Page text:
I have been lucky to be a part of two law firms -- one in New York, one in Arizona -- where women patent litigators are more common, at least on my side of the table. And an interesting trend has emerged. During the first four years of my legal career, the only women I encountered in patent litigation were junior or mid-level associates. In the more recent four years, the women I have encountered in my workplaces are predominantly senior associates and junior partners. Clearly, women patent litigators have been rising through the ranks, just as in many other areas of law. It’s just that in patent litigation as opposed to other types of litigation, there is a longer way to go. The question remains as to why. It does not seem to be simply a function of the technology aspect of the area, as the number of senior women patent prosecutors appears (at least to me) higher than senior women patent litigators. Is it the double-whammy effect -- the fact that a patent litigator must be enthused both by technology and by the type of law that takes you into the courtroom? That presupposes that women are less likely than men to want to venture into litigation, which in recent years does not seem to be the case any longer. Is it the result of a subtle influence exerted within the professional community -- i.e., is it quietly perceived within private firms that in-house counsel and juries, for example, feel more comfortable talking and listening to a man spout details about the make-up of, for instance, semiconductor devices?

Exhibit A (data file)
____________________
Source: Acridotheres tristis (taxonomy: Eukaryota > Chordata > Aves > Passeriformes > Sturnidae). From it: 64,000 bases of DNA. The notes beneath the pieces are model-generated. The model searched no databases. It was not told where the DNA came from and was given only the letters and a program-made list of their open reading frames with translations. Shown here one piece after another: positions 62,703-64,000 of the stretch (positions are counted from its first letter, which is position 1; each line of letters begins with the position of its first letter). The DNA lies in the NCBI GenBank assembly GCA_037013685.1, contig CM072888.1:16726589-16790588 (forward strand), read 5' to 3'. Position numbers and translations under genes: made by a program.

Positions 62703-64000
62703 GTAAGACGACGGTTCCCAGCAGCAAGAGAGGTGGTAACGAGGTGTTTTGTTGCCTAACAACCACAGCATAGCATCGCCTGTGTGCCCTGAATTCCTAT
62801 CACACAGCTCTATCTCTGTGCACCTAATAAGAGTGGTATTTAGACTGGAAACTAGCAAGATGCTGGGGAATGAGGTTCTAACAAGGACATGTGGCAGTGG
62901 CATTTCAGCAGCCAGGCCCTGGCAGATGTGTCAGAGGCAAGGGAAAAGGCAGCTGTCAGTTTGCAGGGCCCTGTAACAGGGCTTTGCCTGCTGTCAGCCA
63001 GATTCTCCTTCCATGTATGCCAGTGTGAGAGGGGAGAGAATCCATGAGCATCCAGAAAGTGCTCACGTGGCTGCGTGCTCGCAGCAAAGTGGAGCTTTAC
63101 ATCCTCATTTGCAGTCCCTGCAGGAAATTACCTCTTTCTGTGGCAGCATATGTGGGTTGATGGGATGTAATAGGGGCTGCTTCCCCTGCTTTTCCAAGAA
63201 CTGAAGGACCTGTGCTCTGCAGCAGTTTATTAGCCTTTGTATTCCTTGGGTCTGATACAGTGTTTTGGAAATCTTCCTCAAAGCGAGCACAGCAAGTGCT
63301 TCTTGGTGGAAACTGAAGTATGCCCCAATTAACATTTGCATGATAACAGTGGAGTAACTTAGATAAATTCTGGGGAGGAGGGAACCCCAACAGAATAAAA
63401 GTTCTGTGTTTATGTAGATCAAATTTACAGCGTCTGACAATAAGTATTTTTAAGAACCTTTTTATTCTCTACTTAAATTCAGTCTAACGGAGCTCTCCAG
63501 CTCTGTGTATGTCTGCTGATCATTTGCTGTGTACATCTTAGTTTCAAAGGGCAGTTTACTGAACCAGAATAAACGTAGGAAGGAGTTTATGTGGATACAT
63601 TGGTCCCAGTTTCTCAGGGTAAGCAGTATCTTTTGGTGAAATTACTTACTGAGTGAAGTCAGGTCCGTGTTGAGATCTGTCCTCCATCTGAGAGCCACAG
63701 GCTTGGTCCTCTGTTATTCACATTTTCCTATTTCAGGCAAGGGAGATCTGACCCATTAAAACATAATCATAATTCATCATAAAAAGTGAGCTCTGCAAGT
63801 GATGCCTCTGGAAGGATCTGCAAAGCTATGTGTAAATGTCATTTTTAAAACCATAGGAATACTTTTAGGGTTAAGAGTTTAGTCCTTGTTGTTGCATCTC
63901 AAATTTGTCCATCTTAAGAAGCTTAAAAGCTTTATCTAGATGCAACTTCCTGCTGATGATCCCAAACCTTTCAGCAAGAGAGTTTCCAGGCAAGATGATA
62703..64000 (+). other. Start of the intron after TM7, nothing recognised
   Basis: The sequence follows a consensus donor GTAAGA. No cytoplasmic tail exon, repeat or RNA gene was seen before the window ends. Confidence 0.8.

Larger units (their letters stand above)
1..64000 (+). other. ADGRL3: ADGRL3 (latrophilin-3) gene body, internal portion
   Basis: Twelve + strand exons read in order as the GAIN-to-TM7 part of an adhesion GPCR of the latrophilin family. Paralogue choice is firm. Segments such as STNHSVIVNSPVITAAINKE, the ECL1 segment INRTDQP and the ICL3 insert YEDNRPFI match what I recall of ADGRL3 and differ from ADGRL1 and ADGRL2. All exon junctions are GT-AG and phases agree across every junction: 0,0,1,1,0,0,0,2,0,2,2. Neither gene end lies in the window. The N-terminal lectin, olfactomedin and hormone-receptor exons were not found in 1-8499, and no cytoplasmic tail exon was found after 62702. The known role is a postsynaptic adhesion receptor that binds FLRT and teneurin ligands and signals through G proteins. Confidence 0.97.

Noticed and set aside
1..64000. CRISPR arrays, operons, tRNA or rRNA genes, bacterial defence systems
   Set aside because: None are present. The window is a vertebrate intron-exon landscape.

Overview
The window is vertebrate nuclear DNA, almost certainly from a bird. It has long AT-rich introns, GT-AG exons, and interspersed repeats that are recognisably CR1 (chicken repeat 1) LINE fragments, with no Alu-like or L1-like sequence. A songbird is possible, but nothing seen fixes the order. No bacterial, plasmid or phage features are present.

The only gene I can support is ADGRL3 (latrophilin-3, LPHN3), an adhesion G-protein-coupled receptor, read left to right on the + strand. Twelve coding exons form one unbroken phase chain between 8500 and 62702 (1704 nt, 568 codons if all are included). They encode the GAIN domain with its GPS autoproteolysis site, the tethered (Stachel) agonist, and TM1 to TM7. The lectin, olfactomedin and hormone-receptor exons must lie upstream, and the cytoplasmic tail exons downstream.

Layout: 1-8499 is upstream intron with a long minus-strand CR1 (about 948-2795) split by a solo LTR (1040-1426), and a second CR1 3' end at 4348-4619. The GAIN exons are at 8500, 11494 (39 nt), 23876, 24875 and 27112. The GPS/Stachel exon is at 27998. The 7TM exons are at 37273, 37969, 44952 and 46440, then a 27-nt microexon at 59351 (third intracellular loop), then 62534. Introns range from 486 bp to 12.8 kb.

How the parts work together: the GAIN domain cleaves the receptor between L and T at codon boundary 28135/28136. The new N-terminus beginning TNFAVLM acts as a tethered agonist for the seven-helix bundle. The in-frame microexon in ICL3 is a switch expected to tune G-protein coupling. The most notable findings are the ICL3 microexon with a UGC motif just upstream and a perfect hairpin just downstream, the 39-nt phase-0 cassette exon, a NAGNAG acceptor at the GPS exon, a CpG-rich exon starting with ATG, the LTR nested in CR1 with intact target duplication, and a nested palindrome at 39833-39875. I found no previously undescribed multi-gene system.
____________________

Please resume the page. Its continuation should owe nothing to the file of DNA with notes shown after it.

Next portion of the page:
One experience I had as a junior associate at the New York law firm comes to mind. Soon after I started, I joined a series of patent cases that had been churning for over 10 years. The team consisted of about fifteen attorneys at that point, all men except for myself and two mid-level women associates. "Up until a few years ago," one of the two told me in private, "women only handled the damages side of these patent litigations. It's only been in the last couple of years that we've been given responsibilities on the liability, technology-heavy side.” And what happened as a result? Several years later, these two women had become the two most valuable associates on the liability side of these cases. Obviously, tangible progress is being made. But equally obviously, this progress is not quite at the same level as other types of litigation, or even other types of intellectual property law generally.
Thus, more often than not, I'm the only attorney in the courtroom or the deposition table without an Y chromosome in the pocket of her genes. I'm used to this. Most of the time the thought goes through my mind quickly with a tad of amusement, and then vanishes as I focus on the task at hand. But the fact that my trusty leather bag notices this, given that it has no eyes, makes me wonder whether juries, composed of twenty-four very inquisitive and often hypersensitive eyes (half of which statistical probability predicts will be female), tend to notice this as well.
My guess would be yes.